Return of the F1 Sprint – Formula 1 2022

VB Pole Brazil 2021
Spread the love

F1 have confirmed that the Sprint race format will be back for three outings in the 2022 season.

The format was seen as a success in increasing entertainment and engagement over a race weekend. Following the three Sprint Qualifying races in 2021, there had been discussions of increasing that number to six for 2022.

Why Three Not Six?

The proposed increase met strong opposition from a number of the top teams. These teams wanted to see an increase in the budget cap to reflect the additional risk of damage occurring. They also argued there would be an increase in maintenance costs from running the cars for more events.

One team asked for a $5m increase in the cost cap before they would agree to the increased number of Sprint Races. This was significantly more than F1 was offering and created the standoff between the parties. This standoff prevented the increase in events being agreed.

$5m is a significant increase when you compare it to the $450,000 given for the three events in 2021!

McLaren CEO Zak Brown broke the news about the standoff with the big teams and admitted the Sprint might not return at all for 2022. He also suggested that some teams were just using this as a way around the agreed budget cap.

In the end, a compromise has been agreed with the teams. There will be three races like last year. The same $450,000 increase in the cost cap as 2021 has also been agreed with the teams. The compromise relates to an additional payment of $100,000 per team per Sprint if they sustain damage.

What’s New?

Name

Through 2021, the event was called Sprint Qualifying to signify its importance in setting the grid for Sunday’s Grand Prix.

Moving into 2022 the name is being shortened to just ‘Sprint’.  It is supposed to be more reflective of the fact it is a sprint race and qualifying is still separate.

Speaking of qualifying. Last year the winner of the Sprint Qualifying race being awarded Pole Position confused a lot of people. This was because traditionally the fastest driver in qualifying is awarded pole, but instead they just started Sprint Qualifying at the front.

This has now been tidied up to make it clearer for fans. The winner of the traditional qualifying session, held on Friday, will be awarded Pole Position and start there for the Sprint. However, the Sprint will still be the method which decides the grid order for Sunday’s Grand Prix. It makes the job of being a statistician much easier!

Location

Two of the Three locations have changed since 2021. Interlagos, Brazil retains the Sprint for another year but Silverstone and Monza are dropped.

Instead, the other two will be held at the Emilia Romagna Grand Prix at Imola and the Austrian Grand Prix at the Red Bull Ring.

Austria looks like a good location for a Sprint as the track generally sees more overtaking than most F1 tracks with its three DRS zones.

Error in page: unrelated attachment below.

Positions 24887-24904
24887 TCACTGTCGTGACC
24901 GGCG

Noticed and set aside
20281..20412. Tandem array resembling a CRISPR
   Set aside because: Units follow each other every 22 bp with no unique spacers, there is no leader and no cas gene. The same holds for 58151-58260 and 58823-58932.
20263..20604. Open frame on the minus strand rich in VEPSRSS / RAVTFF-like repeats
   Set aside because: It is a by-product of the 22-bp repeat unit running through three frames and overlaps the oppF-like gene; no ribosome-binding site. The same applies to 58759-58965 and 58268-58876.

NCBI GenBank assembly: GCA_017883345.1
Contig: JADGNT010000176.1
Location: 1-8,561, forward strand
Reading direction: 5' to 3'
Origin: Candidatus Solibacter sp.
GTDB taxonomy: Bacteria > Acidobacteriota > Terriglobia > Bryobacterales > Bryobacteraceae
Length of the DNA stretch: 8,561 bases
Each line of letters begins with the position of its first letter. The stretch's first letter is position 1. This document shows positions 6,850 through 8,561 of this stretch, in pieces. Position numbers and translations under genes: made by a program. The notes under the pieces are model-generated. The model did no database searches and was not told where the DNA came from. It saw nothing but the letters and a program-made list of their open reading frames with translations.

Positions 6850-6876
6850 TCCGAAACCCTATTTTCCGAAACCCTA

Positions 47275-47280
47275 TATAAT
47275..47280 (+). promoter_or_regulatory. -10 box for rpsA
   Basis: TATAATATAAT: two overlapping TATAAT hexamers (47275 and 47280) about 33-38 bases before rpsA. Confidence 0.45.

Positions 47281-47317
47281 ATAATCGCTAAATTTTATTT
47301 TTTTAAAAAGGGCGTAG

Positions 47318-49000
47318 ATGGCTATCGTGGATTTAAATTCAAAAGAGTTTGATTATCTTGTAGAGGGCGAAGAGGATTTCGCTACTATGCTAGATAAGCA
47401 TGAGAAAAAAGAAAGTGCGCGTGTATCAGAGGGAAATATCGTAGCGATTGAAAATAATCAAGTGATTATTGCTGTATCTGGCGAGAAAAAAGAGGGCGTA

Imola is not known for large numbers of overtakes in the dry but likely changeable conditions like the 2021 Grand Prix could through up a few surprises.

Interlagos probably falls somewhere in the middle of the two. Overtakes can be attempted but they don’t always happen.  That is unless you have a driver like Lewis Hamilton starting from the back and charging through the field!

Points

Last year points were only awarded to the top three drivers in the Sprint. First place got three points, second got two and third got one point.

For the 2022 season, points will now be given to the top eight drivers again in single point increments. Now first place earns eight points, second place seven etc, down to eighth place who earns a point.

The new point system will hopefully increase the importance that teams put on this element of the weekend. The maximum amount of points across the three events is 24, still less than a race win so shouldn’t have a huge bearing on any championship battle.

The reason for the increase in points positions is for the midfield teams to have something to fight for. They are usually the teams that are fighting more on track anyway and for them, a couple of points are a far bigger deal than for the front runners.

2023

The FIA statement on the agreed Sprint Races makes clear that the tweaks they have made are in part due to the feedback received last year. The longer term goal for the FIA will be for these tweaks to increase the enjoyment even further and allow them to push through six events for 2023.

What do you guys think? Did you enjoy the Sprint in 2021 and are you looking forward to it coming back this year? Let us know below!

In Other News: Lewis Hamilton Returns

Main Image Credit: Embed from Getty Images